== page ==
Carnival in Rome takes place between Thursday February 24th and Tuesday March 1st, which is affectionately known as martedì grasso, or ‘Fat Tuesday’. The term Carnival probably derives from the Latin carnem levare, which might sound like a Harry Potter spell, but actually means ‘remove meat’. It has its Christian roots in the fasting period between the Epiphany and Lent, but borrows elements from the pagan Saturnalia.
History of Rome’s Carnival
Between the 12th century and the mid 15th century, Carnival celebrations took place at the foot of Monte Testaccio, in Rome’s historic centre. The celebrations were known as the ludus carnevalarii (again, not a Harry Potter spell but a Latin term meaning ‘Carnival Games’) and the scenes resembled something from the first few episodes of Game of Thrones.
Roman and provincial nobles would gather beneath the hill to joust, duel, rave and revel. They would also witness the strange and savage spectacle of a wagon of pigs being pushed down the hill only to crash and perish in the mangle of wreckage. The festival culminated in the consumption of all the dead horse and pig meat resulting from the day’s festivities.
As the number of attendees and participants grew year by year, the celebrations spread out from the foot of Monte Testaccio to the historic centre, around Saint Peter’s, Piazza Navona and Piazza Farnese near Campo de’ Fiori. Then, in 1466, Pope Paul II moved Rome’s Carnival celebrations to the vicinity of his residence, around Palazzo del Popolo and Via del Corso.
What happens in a Roman Carnival?
The main event of Carnival in Rome was the races. They featured colorful categories of people and livestock, including children, the elderly, donkeys, and buffalos. In 1501, Pope Alexander VI Borgia even organised a race exclusively for prostitutes.
Horse racing was banned from the city in 1874 after an onlooker was tragically—if not all too predictably—run over and killed on Via del Corso. This marked the end of the Carnival in Rome which, like its Venetian incarnation, would have to wait until recent years for its revival.
In normal non-Pandemic times, Carnival in Rome would be organized by the Carnevale Romano association. However, due to restrictions in the city nothing has been planned.
The Carnival in Venice
Venice is the Italian city most associated with Carnival. The Venetian masks worn by its participants and accompanying pomp and pageantry are recognizable around the world. Legend has it that the festival originated in 1162 following the Venetian Republic’s victory over the Patriarch of Aquileia.
It should come as little surprise then that Venetians stopped celebrating Carnival following the fall of their Republic in 1797 (political and economic desolation does tend to kill that party feeling, after all).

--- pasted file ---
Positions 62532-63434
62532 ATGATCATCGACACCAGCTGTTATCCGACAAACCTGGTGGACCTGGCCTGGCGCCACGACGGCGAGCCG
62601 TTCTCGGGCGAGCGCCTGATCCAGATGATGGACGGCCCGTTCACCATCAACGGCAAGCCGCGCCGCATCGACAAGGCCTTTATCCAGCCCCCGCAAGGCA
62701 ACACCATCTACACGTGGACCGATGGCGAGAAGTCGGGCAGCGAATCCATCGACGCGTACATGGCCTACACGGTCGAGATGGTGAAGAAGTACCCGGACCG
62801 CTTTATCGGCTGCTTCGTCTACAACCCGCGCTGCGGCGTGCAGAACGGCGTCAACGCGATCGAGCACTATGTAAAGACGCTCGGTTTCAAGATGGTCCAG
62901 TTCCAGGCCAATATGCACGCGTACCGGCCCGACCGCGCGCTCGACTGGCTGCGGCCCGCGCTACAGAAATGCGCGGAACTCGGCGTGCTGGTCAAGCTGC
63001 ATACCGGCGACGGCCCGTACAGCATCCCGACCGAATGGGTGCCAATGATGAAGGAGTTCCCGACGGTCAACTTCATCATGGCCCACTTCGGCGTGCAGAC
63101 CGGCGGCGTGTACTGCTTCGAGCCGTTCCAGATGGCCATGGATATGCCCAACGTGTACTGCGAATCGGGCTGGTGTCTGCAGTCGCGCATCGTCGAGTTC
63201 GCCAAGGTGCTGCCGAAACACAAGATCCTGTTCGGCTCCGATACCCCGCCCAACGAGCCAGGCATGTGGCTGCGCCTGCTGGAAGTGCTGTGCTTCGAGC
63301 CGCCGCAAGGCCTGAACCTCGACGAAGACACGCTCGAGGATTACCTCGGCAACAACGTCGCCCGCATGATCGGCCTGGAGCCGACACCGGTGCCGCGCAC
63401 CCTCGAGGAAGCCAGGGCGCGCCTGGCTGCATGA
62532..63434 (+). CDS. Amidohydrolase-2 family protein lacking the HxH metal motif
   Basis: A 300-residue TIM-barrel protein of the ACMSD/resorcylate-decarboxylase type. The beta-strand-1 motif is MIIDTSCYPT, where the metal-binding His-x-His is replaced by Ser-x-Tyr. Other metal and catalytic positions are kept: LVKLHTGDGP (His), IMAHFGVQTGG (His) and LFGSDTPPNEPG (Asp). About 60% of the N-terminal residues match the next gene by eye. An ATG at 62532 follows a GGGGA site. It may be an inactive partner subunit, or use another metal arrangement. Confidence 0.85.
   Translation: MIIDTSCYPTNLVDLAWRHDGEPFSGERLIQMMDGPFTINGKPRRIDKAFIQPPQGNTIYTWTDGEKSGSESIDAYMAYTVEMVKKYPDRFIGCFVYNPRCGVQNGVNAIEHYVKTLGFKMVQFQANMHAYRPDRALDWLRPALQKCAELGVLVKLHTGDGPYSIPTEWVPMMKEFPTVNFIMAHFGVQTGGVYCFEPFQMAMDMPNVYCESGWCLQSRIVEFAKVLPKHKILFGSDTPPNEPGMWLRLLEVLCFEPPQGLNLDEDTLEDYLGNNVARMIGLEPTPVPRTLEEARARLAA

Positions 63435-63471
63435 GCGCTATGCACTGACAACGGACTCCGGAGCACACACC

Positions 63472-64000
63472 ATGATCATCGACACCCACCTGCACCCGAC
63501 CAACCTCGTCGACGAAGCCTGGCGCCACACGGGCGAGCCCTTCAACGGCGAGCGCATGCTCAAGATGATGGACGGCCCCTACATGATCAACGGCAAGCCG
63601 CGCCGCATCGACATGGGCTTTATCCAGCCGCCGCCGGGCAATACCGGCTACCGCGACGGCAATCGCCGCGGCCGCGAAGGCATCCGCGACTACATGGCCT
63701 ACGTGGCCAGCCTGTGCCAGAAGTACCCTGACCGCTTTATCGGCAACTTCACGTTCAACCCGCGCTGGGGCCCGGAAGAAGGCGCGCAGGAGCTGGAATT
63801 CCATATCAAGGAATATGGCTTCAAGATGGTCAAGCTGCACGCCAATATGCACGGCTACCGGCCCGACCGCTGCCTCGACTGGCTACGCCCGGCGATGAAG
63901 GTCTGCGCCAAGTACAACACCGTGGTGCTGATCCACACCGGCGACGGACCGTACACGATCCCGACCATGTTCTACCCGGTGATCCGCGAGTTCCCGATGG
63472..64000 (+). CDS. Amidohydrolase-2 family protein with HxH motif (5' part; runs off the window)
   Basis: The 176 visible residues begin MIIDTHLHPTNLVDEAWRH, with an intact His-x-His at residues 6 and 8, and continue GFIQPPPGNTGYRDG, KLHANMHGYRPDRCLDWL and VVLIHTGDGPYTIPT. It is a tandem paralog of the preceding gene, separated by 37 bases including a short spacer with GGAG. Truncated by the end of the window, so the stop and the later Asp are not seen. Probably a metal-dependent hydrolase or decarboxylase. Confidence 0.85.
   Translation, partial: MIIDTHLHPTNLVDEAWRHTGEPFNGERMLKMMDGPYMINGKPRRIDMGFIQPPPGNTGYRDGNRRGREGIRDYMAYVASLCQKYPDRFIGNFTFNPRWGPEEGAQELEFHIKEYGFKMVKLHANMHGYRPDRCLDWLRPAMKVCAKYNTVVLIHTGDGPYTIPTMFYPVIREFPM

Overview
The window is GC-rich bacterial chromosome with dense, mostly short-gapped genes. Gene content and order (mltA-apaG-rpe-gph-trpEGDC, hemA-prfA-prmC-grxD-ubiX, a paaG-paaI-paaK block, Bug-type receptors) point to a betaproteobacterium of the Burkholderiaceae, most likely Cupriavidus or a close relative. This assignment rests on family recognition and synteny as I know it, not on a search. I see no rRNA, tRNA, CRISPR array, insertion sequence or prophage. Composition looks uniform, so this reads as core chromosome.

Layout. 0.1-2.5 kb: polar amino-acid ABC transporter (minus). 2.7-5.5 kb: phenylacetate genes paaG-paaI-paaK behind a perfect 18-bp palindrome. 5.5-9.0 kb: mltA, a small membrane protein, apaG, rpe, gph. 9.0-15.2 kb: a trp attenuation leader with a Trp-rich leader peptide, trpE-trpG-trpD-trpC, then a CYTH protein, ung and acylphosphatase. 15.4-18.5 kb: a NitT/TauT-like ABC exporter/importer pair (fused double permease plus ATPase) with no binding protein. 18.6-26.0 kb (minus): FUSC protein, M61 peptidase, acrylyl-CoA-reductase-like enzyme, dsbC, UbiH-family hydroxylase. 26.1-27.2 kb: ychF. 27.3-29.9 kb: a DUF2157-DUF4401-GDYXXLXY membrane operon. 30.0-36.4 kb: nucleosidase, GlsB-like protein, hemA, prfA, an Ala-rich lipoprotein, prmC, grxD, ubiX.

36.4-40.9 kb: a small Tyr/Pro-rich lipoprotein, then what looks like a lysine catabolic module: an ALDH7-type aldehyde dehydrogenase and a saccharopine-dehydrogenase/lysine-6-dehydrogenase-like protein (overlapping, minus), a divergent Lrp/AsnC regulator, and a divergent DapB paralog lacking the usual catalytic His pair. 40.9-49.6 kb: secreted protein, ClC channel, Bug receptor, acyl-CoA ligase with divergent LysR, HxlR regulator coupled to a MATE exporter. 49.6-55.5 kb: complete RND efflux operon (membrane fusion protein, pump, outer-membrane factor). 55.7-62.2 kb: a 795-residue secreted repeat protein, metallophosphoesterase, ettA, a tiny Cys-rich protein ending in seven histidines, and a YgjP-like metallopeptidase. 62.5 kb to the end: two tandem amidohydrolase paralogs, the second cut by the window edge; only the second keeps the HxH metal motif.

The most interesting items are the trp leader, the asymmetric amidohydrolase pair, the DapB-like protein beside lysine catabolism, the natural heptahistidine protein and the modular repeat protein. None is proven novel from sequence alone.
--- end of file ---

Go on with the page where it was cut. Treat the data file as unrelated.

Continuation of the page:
As in the case of Rome, the tradition of Carnival underwent a revival in the 20th century to become the frenzied mask-wearing parade you associate with Carnival today.
What do Italians eat during Carnival?
The day-to-day diet remains largely unchanged around Carnival. But you can expect to find a selection of seasonal sweet and savory treats from every region. Here’s a shortlist of Carnival food to try.
Sweet Carnival snacks
- Chiacchiere. Because only sociopaths don’t like sugary strips of fried dough.
- Migliaccio. This is a bit like a New York cheesecake, only it’s with lemon, and it’s not from New York. Semolina flour and ricotta cheese combine to make a soft crumb, fluffy treat to stimulate the senses and significantly expand the waistline.
- Cannoli. There cannoli be one thing say about this popular Carnival classic – that Italians eat it year-round it’s so good.
- Tortelli Dolci. Literally meaning sweet tortelli pasta, that’s literally what this is. Baked pouches of fun-filled with ricotta and chocolate chips.
- Fritole Veneziane. What’s not to love about sugar-coated doughnuts filled with raisins, pines, and pastry cream? Especially when they’re flavoured with honey and lemon zest.
Savory Carnival snacks
- Ricotta Lasagne. Originating in Naples, this twist on the classic lasagne alla bolognese is a simple yet sumptuous meaty first course.
- Baked Macaroni. This is much like the much-loved Italian-American classic. It uses a mix of parmigiano reggiano and Fontina or Emmental (Swiss) cheese, short dried pasta, and that all-important pinch of nutmeg.
Celebrate Carnival in Rome with InRome Cooking
Making delicious Carnival recipes under the guidance of a professional chef is not only a great way to have fun, but also to experience an authentic taste of Rome’s culture and people. And that’s exactly what InRome Cooking offers through one of our renowned cooking classes.
If you want to nurture a deep appreciation of authentic Roman cuisine, our cooking classes offer the perfect solution. We offer a range of shared and private experiences – from classes focusing on beloved dishes like pizza and gelato or pasta and tiramisù to customized classes where you can focus on any food (or flavors) of your choice.
To check out our complete catalog of tours and experiences, visit our website or contact us directly. We can’t wait to hear from you so we can organize your pasta-making class and start cooking together!